The Pink Hammer Blog

Primitive tipsy pot planters | DIY Rustic garden decor.


“In my garden there is a large place for sentiment.  My garden of flowers is also my garden of thoughts and dreams.  The thoughts grow as freely as the flowers, and the dreams are as beautiful. ” ~Abram L. Urban

Oh, sweet Summer time.  The sounds of bees buzzing around the yard and the laughter of children fill the air, the grass is warm on your toes and you are ready to plant some flowers, but aren’t sure what to plant to be different from every other garden on your block.

The tipsy pot planter is a great Do It Yourself project anyone can do, with just a few supplies and a bit of a green thumb.

Using these simple steps below, you can create your own primitive tipsy pot planter!

Primitive Tipsy Pot Planter

Project Cost: Under $60.00
Project Level: Medium
Project Supplies: Flowers, Potting soil, Primitive pots, 1/2″ steel conduit |Project Tools: Drill, 1″ hole saw.

1.) Pick the location where you want your tipsy pot planter.  I chose to place mine in a place where the grass has never really grown well, right near my main entrance, which makes a great way to greet guests as they come for a visit.

2.) Drill holes into the bottom of each pot.  If you are using the 1/2″ conduit, you will need to drill a 1″ hole in each pot.  This is what allows the pots to tip from side to side.

I used a drill with a 1″ hole saw attached.

3.) Place your first, larger pot in the location you desire.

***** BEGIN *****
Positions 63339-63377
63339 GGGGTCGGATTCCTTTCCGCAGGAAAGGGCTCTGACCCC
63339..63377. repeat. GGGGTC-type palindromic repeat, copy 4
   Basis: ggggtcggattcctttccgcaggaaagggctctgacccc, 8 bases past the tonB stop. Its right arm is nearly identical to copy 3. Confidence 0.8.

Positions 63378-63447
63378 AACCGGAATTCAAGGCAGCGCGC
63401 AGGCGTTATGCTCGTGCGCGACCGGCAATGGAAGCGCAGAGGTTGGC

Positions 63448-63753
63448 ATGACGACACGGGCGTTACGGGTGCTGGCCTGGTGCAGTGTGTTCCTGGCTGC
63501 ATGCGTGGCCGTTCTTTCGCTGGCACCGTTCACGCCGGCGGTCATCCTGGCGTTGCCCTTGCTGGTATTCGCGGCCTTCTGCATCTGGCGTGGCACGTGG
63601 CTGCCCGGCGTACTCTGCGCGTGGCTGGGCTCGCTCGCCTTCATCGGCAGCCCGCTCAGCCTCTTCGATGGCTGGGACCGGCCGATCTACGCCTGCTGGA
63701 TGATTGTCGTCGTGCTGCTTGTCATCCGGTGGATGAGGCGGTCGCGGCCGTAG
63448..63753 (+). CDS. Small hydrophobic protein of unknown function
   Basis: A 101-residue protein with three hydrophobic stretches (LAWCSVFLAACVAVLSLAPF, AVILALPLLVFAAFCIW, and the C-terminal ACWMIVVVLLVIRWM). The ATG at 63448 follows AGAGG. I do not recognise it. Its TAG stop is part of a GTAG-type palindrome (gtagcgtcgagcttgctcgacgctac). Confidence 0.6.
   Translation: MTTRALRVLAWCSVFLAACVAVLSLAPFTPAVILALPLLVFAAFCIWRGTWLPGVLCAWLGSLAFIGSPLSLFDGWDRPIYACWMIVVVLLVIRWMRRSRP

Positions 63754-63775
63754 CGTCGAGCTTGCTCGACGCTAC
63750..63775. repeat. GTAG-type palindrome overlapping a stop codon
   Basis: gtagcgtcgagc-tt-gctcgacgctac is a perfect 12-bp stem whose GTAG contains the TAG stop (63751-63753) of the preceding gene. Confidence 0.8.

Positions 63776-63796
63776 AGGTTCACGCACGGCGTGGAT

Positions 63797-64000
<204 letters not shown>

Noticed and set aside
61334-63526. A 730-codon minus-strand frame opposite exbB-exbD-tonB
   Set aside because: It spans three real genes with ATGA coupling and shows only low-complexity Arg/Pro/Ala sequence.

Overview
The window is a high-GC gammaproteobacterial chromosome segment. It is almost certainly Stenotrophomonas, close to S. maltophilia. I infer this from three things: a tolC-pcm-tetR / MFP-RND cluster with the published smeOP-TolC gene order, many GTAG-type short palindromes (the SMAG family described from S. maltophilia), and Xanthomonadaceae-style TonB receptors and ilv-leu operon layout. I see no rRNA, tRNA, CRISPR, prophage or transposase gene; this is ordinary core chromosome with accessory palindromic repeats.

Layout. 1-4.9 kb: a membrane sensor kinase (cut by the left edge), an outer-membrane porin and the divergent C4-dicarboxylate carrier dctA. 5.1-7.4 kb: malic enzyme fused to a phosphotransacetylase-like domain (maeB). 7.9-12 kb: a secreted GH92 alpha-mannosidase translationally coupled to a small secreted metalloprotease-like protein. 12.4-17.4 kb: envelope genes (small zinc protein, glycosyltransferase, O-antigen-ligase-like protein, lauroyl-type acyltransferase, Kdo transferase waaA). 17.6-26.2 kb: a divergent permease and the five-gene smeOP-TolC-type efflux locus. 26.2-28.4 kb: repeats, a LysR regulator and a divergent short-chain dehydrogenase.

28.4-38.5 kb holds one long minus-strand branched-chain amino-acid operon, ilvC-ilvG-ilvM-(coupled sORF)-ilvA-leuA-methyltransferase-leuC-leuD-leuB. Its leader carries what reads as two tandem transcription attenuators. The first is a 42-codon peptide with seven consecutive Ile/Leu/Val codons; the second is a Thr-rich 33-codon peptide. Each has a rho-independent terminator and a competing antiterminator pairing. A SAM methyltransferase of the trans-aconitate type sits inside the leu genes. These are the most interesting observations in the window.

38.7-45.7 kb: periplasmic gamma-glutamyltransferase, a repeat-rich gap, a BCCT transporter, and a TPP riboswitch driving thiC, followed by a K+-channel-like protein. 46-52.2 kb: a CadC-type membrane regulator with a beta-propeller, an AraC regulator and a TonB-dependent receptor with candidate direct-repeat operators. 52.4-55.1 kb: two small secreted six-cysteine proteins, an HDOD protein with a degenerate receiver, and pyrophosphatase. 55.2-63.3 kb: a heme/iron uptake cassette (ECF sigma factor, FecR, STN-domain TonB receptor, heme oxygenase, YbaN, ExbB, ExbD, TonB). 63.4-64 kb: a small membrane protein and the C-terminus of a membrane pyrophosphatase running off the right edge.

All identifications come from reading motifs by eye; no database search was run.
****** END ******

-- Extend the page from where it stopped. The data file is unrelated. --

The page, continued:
4.) Push your conduit into the ground,  through the hole you drilled in the larger pot & fill your pot with potting soil.

5.) Continue stacking your pots, tipping them as you go, along the way.  Fill them with dirt and whatever flowers your little heart desires. I mainly use flowers that will grow and eventually drape over the edge of the buckets (ivy, vinca vine, petunias, Calibrachoa etc).

Finished Project:

Your guests (and you) will LOVE walking up to your door and being greeted by such beauty and character, and don’t forget to add a sweet little sign to personalize your new tipsy pot planter :


Your steel conduit should be even or below the top tipsy pot, if needed, give it a few good pounds to push it down into the ground farther.

Pack your soil nice and tight into the first pot, as the rest of your pots will be resting right in the larger of all the pots.

The more rust your bucket has, the easier it will be to drill through.

A primitive tipsy pot planter  is a great way to upcycle ,(be creative and design your own with whatever you have laying around or find for a good deal at an antique store) and will add beauty and character to your garden and yard, and leave your guests asking ‘How did you do that!?’

Thanks for reading,


*You can also read this blog post in the June issue of Queen of the Castle Magazine online , or pick up a copy at a local business.

*Garden gloves used for this project; Tomboy Tools pink rubber grip gloves. (Just $7.00, to order, email Tracey at and please tell her Kelly from The Pink Hammer blog sent you!)



70 thoughts on “Primitive tipsy pot planters | DIY Rustic garden decor.

  1. simply adorable!

  2. Well, as if a move & family doesn’t keep you busy enough…..look at this wonderful project!

  3. Stunning. Love it.

  4. Wow there is an after life for leaking buckets. Best planter I have ever seen. Great job. Bet this could even work for Strawberry plants.

  5. I was going to do this with clay pots but yours is much much nicer – must go find me some old pots now! beautiful job!!